The Kansas City Royals knew they'd uncovered something special when they saw Sean Manaea pitch in the Cape Cod League last summer, uncorking a pinpoint fastball that baffled some of the best amateur players in the country.
They kept their eye on him this past college season, too, when every other team was sending scouts out to Indiana State. And when a hip injury popped up that could have hurt Manaea's stock, the Royals viewed it as an opportunity to make a splash in this month's draft.
The Royals' keen eye and perseverance paid off - paid off for Manaea, most of all - when they announced Friday that they had agreed to terms with the big left-handed pitcher.
The 34th overall pick agreed to a $3.55 million bonus, more than double the recommended slot value of $1.623 million, and more in line with the sixth overall draft pick.
''One of the things that really solidified our judgment in Sean is the way he persevered this spring through the ups and downs, and really to his credit, tried to pitch through his injury,'' Royals general manager Dayton Moore said. ''That really solidified our judgment in who he is.''
Manaea will have surgery Monday to repair a torn labrum in his hip. He'll need three or four months of rehab but should be ready to pitch by spring training.
''Sean is a player who came into the draft being one of the top arms in baseball. I think there was recognition of that fact on everyone's part,'' said his adviser, Scott Boras. ''He had a minor injury, we're assured he's going to be back at 100 percent real soon, so we're looking forward to seeing him perform at the levels he's shown in the past.
''If he does,'' Boras added, ''I think we're all going to be very happy with his future.''
Manaea was accompanied by his parents and brother for an introductory news conference on Friday at Kauffman Stadium, where he was presented with his crisp white jersey and royal blue hat.
''I couldn't ask for anything better than what's happening right now,'' he said.
The 6-foot-5, 215-pound Manaea has a fastball that pushes into the upper 90s and a developing change-up and slider that made a mockery of hitters in the Cape Cod League. He struck out 85 while walking just seven in 52 innings, and was widely considered the summer league's top player.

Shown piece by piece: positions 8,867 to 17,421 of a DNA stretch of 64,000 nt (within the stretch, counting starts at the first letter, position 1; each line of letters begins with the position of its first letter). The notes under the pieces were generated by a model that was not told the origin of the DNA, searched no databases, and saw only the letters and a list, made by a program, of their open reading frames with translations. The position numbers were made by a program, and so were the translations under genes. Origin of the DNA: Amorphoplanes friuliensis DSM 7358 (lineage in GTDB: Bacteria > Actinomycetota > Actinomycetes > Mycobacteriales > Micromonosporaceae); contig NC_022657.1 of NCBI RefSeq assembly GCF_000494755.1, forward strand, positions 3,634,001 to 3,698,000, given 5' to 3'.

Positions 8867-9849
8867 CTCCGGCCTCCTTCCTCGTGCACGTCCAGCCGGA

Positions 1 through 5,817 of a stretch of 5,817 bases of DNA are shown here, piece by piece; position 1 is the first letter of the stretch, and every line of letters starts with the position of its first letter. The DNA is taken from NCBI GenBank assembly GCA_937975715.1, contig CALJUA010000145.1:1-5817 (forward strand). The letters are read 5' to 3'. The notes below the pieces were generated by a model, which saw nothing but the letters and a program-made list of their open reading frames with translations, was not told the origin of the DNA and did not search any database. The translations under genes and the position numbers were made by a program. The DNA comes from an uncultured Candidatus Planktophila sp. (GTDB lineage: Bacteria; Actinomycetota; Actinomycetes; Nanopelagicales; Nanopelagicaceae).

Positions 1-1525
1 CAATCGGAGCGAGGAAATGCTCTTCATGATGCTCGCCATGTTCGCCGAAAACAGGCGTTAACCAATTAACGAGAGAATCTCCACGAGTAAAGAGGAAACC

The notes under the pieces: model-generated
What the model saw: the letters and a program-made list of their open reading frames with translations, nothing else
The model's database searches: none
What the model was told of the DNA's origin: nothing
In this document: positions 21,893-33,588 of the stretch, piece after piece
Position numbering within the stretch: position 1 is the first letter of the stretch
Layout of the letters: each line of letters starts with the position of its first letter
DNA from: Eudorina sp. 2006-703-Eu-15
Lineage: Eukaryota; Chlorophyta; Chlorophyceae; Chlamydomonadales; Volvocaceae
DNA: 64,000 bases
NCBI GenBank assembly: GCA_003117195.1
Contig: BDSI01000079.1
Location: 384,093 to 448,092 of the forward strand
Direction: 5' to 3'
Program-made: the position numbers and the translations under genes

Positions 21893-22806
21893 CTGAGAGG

He wasn't quite as sharp this past season at Indiana State, going 5-4 with a 1.47 ERA for the Sycamores. But despite pitching through his hip injury, sustained during a start against Minnesota in March, he still was third nationally with 11.4 strikeouts per nine innings.
''I feel like I had high expectations for myself,'' Manaea said, ''and I feel like I didn't achieve those, but for the most part I felt like i did pretty well. It was just rough going through this injury right before the draft and all that.''
Many believe the hip injury is what caused Manaea to slip from the first round all the way to the Royals at No. 34 overall, the first pick of the competitive balance portion of the draft.
It sure didn't hurt him much when it came to compensation. Manaea's bonus breaks the record for a supplemental first-round choice set by Detroit's Nick Castellanos in 2010.
The Royals had a feeling the price to sign Manaea would be steep, so they drafted shortstop Hunter Dozier with the eighth overall pick, far ahead of where most scouts had him pegged. That allowed Kansas City to reach an agreement with Dozier for a $2.2 million bonus, nearly $1 million below slot, and use some of that savings to help sign their new left-hander.
''He was a strong consideration for us where we picked (at No. 8),'' Moore said. ''You want to draft the best player you obviously can, but you want to maximize all your picks.''
Manaea was modest when asked to provide a scouting report on himself, but he did sound a bit like an experienced big leaguer when he chose to answer in the third person.
''When he's on, he's on,'' Manaea said with a smile, while Moore and just about everyone else stifled a laugh. ''He throws pretty hard when he's not injured, and still needs a lot of work on his off-speed pitches, his change-up and slider. But he has a good head on him.''